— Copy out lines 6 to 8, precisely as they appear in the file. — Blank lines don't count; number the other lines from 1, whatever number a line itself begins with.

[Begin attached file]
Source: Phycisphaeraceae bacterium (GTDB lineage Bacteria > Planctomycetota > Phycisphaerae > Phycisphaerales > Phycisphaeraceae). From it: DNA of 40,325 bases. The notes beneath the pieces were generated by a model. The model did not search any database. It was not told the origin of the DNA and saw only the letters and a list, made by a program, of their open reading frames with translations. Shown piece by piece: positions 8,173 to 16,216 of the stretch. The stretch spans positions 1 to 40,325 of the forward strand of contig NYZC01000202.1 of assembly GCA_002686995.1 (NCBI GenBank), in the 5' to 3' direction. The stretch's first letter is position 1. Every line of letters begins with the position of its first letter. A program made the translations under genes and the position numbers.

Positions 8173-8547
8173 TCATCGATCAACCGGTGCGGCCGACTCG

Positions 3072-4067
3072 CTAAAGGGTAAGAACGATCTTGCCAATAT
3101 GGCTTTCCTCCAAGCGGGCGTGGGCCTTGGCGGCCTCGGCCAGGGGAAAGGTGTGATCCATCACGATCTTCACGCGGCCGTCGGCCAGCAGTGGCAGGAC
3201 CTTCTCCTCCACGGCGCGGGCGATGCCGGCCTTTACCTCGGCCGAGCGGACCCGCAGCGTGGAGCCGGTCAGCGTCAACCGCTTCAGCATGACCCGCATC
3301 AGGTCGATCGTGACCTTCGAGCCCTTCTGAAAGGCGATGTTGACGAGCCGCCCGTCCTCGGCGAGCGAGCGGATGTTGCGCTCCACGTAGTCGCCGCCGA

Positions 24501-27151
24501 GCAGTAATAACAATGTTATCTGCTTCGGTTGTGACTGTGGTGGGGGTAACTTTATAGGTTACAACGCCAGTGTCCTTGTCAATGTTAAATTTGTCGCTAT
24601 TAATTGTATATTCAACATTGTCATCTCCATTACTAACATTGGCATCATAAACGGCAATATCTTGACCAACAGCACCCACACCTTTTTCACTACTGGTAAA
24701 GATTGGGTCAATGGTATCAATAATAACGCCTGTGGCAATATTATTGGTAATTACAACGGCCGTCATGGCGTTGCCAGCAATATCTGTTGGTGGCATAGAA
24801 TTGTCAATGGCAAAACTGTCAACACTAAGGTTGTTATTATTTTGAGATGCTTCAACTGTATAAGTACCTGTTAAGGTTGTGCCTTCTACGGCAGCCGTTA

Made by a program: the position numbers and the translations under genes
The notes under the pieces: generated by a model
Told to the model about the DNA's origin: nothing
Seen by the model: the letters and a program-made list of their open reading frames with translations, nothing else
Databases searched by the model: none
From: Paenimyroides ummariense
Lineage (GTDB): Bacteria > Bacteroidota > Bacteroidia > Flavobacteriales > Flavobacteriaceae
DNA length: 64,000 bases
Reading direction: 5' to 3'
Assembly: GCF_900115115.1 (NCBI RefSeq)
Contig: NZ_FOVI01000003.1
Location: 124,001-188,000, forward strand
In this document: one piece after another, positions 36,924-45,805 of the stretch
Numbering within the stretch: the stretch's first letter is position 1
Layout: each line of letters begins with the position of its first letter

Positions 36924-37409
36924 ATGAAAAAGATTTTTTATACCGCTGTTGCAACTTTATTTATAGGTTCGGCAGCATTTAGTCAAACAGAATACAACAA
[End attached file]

3101 GGCTTTCCTCCAAGCGGGCGTGGGCCTTGGCGGCCTCGGCCAGGGGAAAGGTGTGATCCATCACGATCTTCACGCGGCCGTCGGCCAGCAGTGGCAGGAC
3201 CTTCTCCTCCACGGCGCGGGCGATGCCGGCCTTTACCTCGGCCGAGCGGACCCGCAGCGTGGAGCCGGTCAGCGTCAACCGCTTCAGCATGACCCGCATC
3301 AGGTCGATCGTGACCTTCGAGCCCTTCTGAAAGGCGATGTTGACGAGCCGCCCGTCCTCGGCGAGCGAGCGGATGTTGCGCTCCACGTAGTCGCCGCCGA